Students testified that the "praxis part really pushed us to be engaged:" observing people and assessing their needs "helped us to integrate the formal and informal." This was a feisty class, one in which people weren't afraid to say "my experience was different." Alexis was asked what shifted in her approach to teaching the course, as she was observing her own process, and getting feedback on it from the students. She said that there was one particular "battle in my head throughout the semester," which had to do with how much discussion there was of students' personal experience as women. Whenever that happened, Alexis was worried that she was "straying too much from academic teaching." She knew that it was "really beneficial to discuss personal links to course material," and she wanted her students to feel this was part of their educational experience. A number of students agreed that they didn't need the articles read back to them in class; they found it a good process, to do the science reading in their rooms, and then discuss applications of it in class. For such students, this was "a huge part of why the class was so great."
But other students were much less pleased with the large amount of personal discussion, with the way that inquiry was repeatedly bound into students' experience. This is a fairly common split across campus. Some students say that engagement w/ other students--learning about them and saying things to them--is satisfying. Others are impatient with listening to their classmates speak, and want to hear more from the professor. The issue is not really content vs. personal experience, but rather different sets of student aspirations. The way to mediate these different expectations (and perhaps meet them all?) is to be sure that discussions that involve personal experience are anchored in a principle: teachers need to create an atmosphere where everyone is asking what is generally significant about a particular personal experience. That component could be relevance to a theory or to someone else's life.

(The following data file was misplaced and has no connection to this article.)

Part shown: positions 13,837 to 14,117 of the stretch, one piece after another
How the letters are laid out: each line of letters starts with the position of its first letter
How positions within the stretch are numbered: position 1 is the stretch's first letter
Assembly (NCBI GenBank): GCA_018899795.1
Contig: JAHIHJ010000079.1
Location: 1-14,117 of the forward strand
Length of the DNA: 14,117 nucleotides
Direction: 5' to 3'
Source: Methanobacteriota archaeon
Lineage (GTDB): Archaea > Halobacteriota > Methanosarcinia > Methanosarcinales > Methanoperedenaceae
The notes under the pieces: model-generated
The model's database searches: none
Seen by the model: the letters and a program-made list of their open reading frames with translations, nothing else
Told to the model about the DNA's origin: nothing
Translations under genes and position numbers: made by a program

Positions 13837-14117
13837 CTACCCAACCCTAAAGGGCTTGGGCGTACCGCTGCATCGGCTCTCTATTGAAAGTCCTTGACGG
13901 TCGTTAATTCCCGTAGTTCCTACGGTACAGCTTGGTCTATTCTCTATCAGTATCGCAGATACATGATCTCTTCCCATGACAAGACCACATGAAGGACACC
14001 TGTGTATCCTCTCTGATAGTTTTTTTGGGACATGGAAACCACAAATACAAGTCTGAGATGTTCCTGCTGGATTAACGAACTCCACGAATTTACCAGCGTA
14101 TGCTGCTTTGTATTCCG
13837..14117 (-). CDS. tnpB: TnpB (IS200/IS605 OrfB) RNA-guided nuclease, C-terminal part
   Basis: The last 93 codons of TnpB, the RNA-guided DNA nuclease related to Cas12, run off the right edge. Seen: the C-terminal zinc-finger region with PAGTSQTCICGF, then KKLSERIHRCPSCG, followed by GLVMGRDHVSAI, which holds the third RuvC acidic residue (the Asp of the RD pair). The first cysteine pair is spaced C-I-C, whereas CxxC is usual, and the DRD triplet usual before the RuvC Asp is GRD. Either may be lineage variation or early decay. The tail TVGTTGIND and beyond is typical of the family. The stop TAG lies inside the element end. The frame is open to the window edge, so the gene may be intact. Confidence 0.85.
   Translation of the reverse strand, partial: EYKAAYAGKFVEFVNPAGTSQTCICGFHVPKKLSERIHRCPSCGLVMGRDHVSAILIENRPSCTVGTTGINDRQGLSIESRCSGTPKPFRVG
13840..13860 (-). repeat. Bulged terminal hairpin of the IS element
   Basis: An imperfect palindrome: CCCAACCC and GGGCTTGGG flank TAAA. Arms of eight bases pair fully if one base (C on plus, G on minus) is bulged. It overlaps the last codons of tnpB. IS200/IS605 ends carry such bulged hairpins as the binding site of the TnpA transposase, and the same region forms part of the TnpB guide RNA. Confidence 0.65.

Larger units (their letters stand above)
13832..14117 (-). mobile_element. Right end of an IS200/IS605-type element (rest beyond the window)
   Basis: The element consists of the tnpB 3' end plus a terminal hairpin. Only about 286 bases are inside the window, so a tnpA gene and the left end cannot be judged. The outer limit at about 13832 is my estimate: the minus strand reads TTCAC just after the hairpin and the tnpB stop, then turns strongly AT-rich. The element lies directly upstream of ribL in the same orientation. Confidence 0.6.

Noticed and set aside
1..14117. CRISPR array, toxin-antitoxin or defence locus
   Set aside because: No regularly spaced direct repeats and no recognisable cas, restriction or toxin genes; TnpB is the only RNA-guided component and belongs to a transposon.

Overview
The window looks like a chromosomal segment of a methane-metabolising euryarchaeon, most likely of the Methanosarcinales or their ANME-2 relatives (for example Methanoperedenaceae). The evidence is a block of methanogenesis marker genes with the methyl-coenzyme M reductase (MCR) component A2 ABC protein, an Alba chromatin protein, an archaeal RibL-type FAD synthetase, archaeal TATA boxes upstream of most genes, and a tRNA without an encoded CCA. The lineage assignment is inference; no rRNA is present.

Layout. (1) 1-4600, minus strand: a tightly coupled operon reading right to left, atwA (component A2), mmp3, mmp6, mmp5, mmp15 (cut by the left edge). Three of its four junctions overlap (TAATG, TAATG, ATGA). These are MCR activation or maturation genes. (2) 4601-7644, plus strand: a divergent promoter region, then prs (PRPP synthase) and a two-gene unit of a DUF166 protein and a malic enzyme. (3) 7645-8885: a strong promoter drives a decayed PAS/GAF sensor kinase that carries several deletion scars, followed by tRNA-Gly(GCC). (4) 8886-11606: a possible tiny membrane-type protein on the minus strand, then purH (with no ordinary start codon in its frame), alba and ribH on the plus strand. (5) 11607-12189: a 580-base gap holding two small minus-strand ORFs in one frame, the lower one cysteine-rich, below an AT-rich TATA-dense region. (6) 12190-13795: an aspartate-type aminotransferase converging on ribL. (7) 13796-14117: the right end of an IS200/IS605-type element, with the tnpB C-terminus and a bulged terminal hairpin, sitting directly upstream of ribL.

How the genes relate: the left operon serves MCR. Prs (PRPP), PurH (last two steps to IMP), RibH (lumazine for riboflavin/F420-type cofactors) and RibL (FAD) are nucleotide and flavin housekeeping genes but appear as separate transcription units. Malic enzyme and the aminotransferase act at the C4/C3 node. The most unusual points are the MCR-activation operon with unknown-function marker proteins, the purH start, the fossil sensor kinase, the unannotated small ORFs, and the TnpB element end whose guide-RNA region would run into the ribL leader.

In other words, this is not a split between being academic and non-academic, but a question of whether people see the classroom environment as group therapy or as inquiry session. Do they want it to be personally cathartic and affirming, or as generative of new ideas? What happens when we take the risk of sharing our own psychology with one another? This is a challenge in every psych course that has a discussion component: what does it mean to learn about and from other students? A problem arises because our motivations are different. Some students are interested in others' lives as empirical evidence; others are interested in the applications to their praxis site, or to their own lives. Is it the role of the teacher to challenge and push students in the direction of making their knowledge of their experience more generally applicable? Yes, but only as a role model, with the expectation that students are at work on the process of acquiring that character for themselves.
Sometimes it seems that this is where the "fuzzy line" between science and non-science is drawn: between connecting with others around personal stories, or listening to those stories with an empirical mindset, suspending personal investment in one's reflections. There may be different expectations in a psych or humanities class, but there is a personal distance in science classes: students expect their minds to be filled w/ knowledge, rather than making the personal effort to go on a "give-and-take journey." They expect professors to "give" them the knowledge, without any creative give-and-take. Students think they have nothing to contribute on a personal level.